Healing the mother of Peter's wife. The Synoptics [20] describe Jesus as healing the mother-in-law of Simon Peter when he visited Simon's house in Capernaum , around the time of Jesus recruiting Simon as an Apostle Mark has it just after the calling of Simon, while Luke has it just before. The Synoptics imply that this led other people to seek out Jesus.

Jesus healing an infirm woman appears in Luke While teaching in a synagogue on a Sabbath, Jesus cured a woman who had been crippled by a spirit for eighteen years and could not stand straight at all. Healing a man with dropsy is described in Luke In this miracle, Jesus cured a man with dropsy at the house of a prominent Pharisee on the Sabbath. Jesus justified the cure by asking: "If one of you has a child or an ox that falls into a well on the Sabbath day, will you not immediately pull it out? In the Healing of the man with a withered hand miracle, [21] the Synoptics state that Jesus entered a synagogue on Sabbath , and found a man with a withered hand there, whom Jesus healed, having first challenged the people present to decide what was lawful for Sabbath— to do good or to do evil, to save life or to kill.

The Gospel of Mark adds that this angered the Pharisees so much that they started to contemplate killing Jesus. The Healing the deaf mute of Decapolis miracle only appears in the Gospel of Mark. Specifically, Jesus first touched the man's ears, and touched his tongue after spitting, and then said Ephphatha!

The Healing of Malchus was Christ's final miracle before his resurrection. Jesus restored the ear by touching it with his hand. The Healing the Centurion's servant miracle is reported in Matthew and Luke John has a similar account at Capernaum, but states that it was the son of a royal official who was cured at a distance. Jesus healing in the land of Gennesaret appears in Matthew and Mark As Jesus passes through Gennesaret all those who touch his cloak are healed. Matthew also reports that after the miracle of Jesus exorcising a mute , Jesus went through all the towns and villages, teaching in their synagogues, proclaiming the good news of the kingdom and healing every disease and sickness.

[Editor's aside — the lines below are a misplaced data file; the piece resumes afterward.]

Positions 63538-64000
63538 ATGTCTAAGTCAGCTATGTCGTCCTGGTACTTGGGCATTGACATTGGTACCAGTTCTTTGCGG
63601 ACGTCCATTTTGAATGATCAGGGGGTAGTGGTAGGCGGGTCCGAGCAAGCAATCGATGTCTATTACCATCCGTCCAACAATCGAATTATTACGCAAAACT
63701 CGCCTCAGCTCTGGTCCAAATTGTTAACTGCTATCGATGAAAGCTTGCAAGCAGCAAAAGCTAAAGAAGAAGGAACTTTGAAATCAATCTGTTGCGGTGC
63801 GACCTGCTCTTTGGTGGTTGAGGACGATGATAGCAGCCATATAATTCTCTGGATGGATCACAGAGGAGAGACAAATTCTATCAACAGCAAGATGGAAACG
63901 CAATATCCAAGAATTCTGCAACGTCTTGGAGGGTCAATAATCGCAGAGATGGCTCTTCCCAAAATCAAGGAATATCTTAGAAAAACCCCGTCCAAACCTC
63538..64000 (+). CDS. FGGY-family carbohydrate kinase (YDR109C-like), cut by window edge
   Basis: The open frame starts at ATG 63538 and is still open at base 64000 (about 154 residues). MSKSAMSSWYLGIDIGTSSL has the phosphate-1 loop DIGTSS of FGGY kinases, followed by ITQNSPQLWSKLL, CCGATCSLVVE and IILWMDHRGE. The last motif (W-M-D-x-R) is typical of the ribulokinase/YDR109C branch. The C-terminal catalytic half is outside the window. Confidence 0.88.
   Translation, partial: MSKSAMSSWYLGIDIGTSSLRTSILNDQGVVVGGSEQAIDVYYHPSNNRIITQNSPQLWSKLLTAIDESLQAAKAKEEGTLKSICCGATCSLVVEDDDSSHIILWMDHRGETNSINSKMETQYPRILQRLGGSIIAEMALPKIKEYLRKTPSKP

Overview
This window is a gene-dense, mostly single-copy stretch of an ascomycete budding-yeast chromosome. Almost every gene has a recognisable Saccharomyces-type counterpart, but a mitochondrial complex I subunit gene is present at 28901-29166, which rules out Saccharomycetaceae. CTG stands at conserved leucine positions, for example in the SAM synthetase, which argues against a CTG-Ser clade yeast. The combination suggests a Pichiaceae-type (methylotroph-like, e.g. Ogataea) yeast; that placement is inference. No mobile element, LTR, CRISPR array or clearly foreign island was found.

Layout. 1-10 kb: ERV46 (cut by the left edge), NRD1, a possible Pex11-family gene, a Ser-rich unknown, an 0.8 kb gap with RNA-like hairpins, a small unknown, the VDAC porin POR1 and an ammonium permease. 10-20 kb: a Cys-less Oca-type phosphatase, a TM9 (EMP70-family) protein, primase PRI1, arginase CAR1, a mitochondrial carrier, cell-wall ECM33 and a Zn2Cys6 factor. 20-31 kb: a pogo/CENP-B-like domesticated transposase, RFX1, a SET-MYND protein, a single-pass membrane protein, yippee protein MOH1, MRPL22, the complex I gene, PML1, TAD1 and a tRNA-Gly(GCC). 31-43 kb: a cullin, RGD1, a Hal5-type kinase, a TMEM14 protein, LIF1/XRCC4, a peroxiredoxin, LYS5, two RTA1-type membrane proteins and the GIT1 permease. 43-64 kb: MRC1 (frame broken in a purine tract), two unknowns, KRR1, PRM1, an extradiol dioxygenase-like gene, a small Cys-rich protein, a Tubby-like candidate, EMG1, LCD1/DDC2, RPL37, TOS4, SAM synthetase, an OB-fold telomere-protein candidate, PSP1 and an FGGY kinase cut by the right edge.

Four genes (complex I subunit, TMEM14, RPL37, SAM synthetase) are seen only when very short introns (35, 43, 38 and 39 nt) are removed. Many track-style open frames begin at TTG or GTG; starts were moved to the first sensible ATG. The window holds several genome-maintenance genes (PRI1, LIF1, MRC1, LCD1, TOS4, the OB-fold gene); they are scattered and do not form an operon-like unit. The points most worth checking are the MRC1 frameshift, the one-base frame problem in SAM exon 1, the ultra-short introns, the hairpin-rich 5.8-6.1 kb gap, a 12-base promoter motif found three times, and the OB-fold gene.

According to the three Synoptic Gospels , Jesus performed many exorcisms of demoniacs. These incidents are not mentioned in the Gospel of John and appear to have been excluded due to theological considerations. The seven major exorcism accounts in the Synoptic Gospels which have details, and imply specific teachings, are:. All four canonical gospels describe the resurrection of Jesus ; three of them also relate a separate occasion on which Jesus calls a dead person back to life:. Accounts of Jesus performing miracles are also found outside the New Testament. Later, 2nd century texts, called Infancy Gospels , narrate Jesus performing miracles during his childhood.

Miracles performed by Jesus are mentioned in two sections of the Quran suras and in broad strokes with little detail or comment. Miracles were widely believed in around the time of Jesus. Gods and demigods such as Heracles better known by his Roman name, Hercules , Asclepius a Greek physician who became a god and Isis of Egypt all were thought to have healed the sick and overcome death i.

The first Gospels were written against this background of Hellenistic and Jewish belief in miracles and other wondrous acts as signs - the term is explicitly used in the Gospel of John to describe Jesus' miracles - seen to be validating the credentials of divine wise men. Many Christians believe Jesus' miracles were historical events and that his miraculous works were an important part of his life, attesting to his divinity and the Hypostatic union , i.

Christian authors also view the miracles of Jesus not merely as acts of power and omnipotence, but as works of love and mercy, performed not with a view to awe by omnipotence, but to show compassion for sinful and suffering humanity. Since according to the Gospel of John , [] it was impossible to narrate all of the miracles performed by Jesus, the Catholic Encyclopedia states that the miracles presented in the Gospels were selected for a twofold reason: first for the manifestation of God's glory, and then for their evidential value.